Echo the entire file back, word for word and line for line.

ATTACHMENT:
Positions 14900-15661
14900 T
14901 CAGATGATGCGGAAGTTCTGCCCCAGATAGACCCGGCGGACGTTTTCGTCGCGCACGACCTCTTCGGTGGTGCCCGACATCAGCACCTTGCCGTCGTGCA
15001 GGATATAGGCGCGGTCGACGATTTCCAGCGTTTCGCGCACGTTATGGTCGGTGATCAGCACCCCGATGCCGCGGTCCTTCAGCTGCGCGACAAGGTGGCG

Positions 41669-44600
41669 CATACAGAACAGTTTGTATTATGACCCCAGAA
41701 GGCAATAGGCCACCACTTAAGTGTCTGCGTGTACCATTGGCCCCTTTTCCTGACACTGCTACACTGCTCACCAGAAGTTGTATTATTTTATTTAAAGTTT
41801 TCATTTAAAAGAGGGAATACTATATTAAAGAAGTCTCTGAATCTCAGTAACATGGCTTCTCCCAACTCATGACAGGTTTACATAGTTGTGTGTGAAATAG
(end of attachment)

Positions 14900-15661
14900 T
14901 CAGATGATGCGGAAGTTCTGCCCCAGATAGACCCGGCGGACGTTTTCGTCGCGCACGACCTCTTCGGTGGTGCCCGACATCAGCACCTTGCCGTCGTGCA
15001 GGATATAGGCGCGGTCGACGATTTCCAGCGTTTCGCGCACGTTATGGTCGGTGATCAGCACCCCGATGCCGCGGTCCTTCAGCTGCGCGACAAGGTGGCG

Positions 41669-44600
41669 CATACAGAACAGTTTGTATTATGACCCCAGAA
41701 GGCAATAGGCCACCACTTAAGTGTCTGCGTGTACCATTGGCCCCTTTTCCTGACACTGCTACACTGCTCACCAGAAGTTGTATTATTTTATTTAAAGTTT
41801 TCATTTAAAAGAGGGAATACTATATTAAAGAAGTCTCTGAATCTCAGTAACATGGCTTCTCCCAACTCATGACAGGTTTACATAGTTGTGTGTGAAATAG